'It cannot be disputed that a person in possession of land in the assumed character of owner and exercising peaceably the ordinary rights of ownership has perfectly good title against all the world but the rightful owner. And if the rightful owner does not come forward and assert his title by the process of law within the period prescribed by the provisions of the statute of limitation applicable to in the case, his right for ever is extinguished, and the possessory owner acquires absolute title.' Following the above principle, it was held in Somnath v. Dr. S. P. Raju, : 2SCR869 , that between a wrongdoer and the prior possessor prior possession of the plaintiff in an action for ejectment is sufficient title against all but the true owner and the wrongdoer cannot suc-cessfully resist the suit by showing that the title and right to possession are in a third person.
10. The suit by the plaintiffs in the instant case is for an injunction against a wrongdoer, as found by the appellate Court not against the defendant as an agent of the rightful owner or tenant while the case of the defendant's tenancy had been rejected by the appellate court. The relief claimed is for restraining such defendant as a trespasser from interfering with the plaintiffs' prior possession. The suit, in the light of the propositions of law indicated above is thus maintainable in law. The plaintiffs were rightly held entitled to such injunction against the defendant except the true owner, as the former tenant or their landlords now the State unless' their title is perfected by adverse possession which is not the case before us.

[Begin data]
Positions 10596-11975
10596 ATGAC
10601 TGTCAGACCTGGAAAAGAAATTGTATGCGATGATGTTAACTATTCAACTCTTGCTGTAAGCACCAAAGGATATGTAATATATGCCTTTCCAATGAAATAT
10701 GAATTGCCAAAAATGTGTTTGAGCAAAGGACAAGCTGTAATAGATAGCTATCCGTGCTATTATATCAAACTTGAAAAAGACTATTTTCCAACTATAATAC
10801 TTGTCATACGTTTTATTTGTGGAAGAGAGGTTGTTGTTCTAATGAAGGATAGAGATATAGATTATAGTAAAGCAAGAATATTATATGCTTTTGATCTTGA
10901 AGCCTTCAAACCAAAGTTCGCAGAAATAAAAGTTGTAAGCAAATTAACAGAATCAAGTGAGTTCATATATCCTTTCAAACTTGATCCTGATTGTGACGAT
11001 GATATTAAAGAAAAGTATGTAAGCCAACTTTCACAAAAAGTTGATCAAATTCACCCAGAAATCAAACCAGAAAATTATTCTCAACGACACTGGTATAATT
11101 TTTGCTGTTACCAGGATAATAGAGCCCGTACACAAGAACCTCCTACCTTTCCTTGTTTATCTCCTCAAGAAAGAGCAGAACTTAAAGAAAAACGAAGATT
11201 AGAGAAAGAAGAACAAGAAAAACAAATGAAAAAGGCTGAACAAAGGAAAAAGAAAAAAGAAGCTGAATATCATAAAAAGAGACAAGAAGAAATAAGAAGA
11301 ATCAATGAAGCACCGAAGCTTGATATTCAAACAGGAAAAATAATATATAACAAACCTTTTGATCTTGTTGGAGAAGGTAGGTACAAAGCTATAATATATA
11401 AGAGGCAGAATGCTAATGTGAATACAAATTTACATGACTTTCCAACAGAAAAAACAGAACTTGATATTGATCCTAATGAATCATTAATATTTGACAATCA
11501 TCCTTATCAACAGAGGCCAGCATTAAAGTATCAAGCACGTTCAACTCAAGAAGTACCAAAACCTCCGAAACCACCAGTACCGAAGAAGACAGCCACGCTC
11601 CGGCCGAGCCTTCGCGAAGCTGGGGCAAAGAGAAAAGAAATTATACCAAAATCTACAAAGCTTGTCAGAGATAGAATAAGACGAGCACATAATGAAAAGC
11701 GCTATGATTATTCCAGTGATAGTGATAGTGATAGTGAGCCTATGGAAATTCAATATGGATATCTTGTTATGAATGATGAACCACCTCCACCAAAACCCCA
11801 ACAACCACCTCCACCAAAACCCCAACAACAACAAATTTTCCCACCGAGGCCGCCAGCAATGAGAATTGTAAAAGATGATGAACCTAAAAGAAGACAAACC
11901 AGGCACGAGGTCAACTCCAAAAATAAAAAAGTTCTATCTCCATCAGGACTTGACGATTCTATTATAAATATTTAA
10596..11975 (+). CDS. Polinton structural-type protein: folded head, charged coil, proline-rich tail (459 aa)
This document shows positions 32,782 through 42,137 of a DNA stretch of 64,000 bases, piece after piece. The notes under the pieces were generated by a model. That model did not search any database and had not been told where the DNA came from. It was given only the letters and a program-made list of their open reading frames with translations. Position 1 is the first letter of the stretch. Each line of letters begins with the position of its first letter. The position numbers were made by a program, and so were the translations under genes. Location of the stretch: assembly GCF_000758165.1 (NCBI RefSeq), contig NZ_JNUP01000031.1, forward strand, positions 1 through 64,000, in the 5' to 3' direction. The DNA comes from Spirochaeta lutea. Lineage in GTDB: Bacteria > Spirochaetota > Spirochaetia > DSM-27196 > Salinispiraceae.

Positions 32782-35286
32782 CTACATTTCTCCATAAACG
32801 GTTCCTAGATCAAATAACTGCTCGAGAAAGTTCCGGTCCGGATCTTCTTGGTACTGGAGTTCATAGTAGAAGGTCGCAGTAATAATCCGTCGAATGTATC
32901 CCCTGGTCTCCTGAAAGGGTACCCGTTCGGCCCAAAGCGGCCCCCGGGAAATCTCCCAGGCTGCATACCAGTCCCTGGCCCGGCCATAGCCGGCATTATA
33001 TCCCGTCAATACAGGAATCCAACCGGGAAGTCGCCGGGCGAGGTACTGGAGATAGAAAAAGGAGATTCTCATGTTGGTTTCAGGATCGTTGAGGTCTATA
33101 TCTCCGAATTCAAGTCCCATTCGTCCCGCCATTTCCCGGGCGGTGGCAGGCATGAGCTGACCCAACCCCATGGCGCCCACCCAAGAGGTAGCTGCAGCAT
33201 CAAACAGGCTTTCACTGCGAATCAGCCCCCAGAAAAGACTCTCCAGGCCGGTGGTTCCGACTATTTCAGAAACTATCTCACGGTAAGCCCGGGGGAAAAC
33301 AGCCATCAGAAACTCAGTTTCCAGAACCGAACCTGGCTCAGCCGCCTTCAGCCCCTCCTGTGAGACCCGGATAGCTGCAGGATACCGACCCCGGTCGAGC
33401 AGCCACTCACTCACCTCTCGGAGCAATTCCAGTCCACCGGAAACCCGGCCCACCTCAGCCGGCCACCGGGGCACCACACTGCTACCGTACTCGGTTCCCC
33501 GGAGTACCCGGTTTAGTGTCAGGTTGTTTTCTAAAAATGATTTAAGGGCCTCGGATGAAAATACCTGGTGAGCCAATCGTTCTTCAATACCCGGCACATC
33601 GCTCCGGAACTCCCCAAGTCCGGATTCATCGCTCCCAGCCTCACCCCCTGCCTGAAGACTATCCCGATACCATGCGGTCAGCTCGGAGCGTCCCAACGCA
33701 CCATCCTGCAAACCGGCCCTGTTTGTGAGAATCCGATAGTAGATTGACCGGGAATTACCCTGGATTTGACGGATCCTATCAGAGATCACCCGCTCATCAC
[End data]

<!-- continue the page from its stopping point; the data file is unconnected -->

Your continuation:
11. The appeal accordingly fails and is dismissed with costs.